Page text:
Recently, a children’s science project with an interesting premise went viral. Kaeden Henry, 12 years old, decided to find out if a cat’s anus (cat butt to the non-scientific) really does touch the surfaces she sits on. So he conducted the experiment with the help of some lipstick and some cooperative cats. It helped that Kaeden’s mother has a PhD in animal behavior (with a feline focus!), and the cats are trained to do several commands including sit. Well, my human has no degree nor is she a sixth grader — but she does have some lipstick and I am trained. So she figured why not try to duplicate Kaeden’s results?
Things began going south almost immediately.
The first problem was that I find it necessary to rub on everything that’s held in my general vicinity. Including lipstick cases. That alone made it difficult for my human to get a photo of me with the unopened lipstick. She intended to put some of the lipstick on a cotton swab so she didn’t totally ruin the lipstick for this experiment. That’s where the second problem came in.
Unfortunately, I was compelled to headbutt the loaded cotton swab… and got lipstick on my forehead.
Undaunted, she figured she could remove the lipstick with the pet wipes… and somehow managed to make the problem worse!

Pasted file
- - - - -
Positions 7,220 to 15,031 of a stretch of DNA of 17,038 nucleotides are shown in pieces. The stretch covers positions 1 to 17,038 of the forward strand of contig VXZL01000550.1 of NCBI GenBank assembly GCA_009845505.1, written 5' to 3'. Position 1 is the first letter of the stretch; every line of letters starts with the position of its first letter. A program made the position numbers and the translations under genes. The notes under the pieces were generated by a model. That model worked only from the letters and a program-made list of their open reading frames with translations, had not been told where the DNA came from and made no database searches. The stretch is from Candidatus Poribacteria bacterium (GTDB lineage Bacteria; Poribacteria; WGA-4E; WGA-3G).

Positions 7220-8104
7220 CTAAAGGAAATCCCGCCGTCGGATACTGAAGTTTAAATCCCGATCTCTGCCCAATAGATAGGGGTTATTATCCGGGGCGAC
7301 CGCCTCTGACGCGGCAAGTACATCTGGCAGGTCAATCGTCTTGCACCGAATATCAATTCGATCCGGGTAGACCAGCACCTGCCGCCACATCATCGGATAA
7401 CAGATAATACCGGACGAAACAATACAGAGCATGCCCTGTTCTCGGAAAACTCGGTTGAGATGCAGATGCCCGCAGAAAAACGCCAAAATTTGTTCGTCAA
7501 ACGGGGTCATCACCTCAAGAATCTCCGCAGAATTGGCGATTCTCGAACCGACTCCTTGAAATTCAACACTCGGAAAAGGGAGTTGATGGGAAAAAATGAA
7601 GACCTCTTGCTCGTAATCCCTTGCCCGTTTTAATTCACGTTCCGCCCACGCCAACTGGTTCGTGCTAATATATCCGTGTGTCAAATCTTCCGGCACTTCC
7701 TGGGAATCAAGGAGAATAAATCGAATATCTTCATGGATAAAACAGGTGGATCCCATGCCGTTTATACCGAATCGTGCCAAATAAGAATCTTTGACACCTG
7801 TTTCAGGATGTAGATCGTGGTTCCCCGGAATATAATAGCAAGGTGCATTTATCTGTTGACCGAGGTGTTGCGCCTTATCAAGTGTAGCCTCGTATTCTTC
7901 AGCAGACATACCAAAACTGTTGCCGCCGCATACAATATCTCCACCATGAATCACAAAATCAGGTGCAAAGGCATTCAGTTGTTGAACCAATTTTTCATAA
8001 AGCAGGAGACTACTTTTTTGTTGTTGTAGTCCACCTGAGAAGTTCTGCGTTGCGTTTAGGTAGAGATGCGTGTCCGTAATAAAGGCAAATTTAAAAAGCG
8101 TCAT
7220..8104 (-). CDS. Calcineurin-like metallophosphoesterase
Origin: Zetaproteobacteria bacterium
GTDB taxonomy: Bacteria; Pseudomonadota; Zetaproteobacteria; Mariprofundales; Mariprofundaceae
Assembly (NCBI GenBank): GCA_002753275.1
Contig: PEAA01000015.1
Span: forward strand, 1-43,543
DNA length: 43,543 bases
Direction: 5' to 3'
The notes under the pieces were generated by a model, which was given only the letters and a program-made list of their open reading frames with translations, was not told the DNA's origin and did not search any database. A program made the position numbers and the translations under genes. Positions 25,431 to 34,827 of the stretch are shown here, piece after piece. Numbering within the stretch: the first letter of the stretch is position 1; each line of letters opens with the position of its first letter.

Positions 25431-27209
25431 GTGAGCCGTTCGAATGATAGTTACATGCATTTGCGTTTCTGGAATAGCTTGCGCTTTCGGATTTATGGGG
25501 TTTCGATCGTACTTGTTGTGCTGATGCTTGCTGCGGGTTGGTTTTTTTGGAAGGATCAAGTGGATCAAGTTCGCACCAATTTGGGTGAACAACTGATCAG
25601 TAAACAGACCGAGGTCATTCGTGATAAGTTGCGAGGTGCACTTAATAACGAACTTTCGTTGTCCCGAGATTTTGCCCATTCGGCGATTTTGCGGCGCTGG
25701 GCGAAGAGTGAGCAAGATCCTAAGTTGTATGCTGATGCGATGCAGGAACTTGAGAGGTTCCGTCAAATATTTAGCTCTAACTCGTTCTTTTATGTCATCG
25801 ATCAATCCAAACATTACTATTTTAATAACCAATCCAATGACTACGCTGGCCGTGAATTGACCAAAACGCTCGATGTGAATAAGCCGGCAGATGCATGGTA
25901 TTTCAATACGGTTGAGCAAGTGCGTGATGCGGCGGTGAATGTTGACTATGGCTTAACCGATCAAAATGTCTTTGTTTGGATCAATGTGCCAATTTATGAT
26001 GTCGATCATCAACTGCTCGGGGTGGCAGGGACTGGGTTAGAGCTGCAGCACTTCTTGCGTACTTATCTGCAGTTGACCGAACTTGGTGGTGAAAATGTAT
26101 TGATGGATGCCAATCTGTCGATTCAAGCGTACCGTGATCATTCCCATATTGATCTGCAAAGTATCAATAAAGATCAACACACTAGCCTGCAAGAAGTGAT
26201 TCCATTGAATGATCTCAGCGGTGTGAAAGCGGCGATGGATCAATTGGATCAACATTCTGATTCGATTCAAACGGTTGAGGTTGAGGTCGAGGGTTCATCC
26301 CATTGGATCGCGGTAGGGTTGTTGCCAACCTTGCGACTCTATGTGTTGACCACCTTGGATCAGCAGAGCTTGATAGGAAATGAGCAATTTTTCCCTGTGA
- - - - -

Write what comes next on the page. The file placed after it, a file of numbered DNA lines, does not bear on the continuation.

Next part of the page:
You’d think she would have given up at this point, but noooo!
She figured that if she could just swab the lipstick on my behind, we could continue anyway. She didn’t count on my being a bit squirmy, and I wound up with lipstick all over my pantaloons! I can guarantee that at this point, if I’d sat on anything, I would have gotten lipstick all over it.
This was when my human finally admitted defeat. She cleaned the lipstick off me the best she could. She got most of it, but it took a full bath a couple of days later to clean me up completely.
Of course I had to work on it too.
For her lipstick on a cat project, I give my human an F-. Kaeden, in case you are wondering, got an A+, and he discovered that longhaired cats’ butts don’t actually touch the surfaces they sit on, but that shorthaired cats’ might on soft surfaces. You can see the whole project on a Facebook post his mom did.
Other posts you’ll enjoy:
- Are Cats as Smart as Cuttlefish… or Preschoolers? An Experiment on Delayed Gratification
- Scientists Finally Figure Out Cats Respond to Slow Blinking (Plus Tips)
- Cats Are Natural Healers, Studies Prove!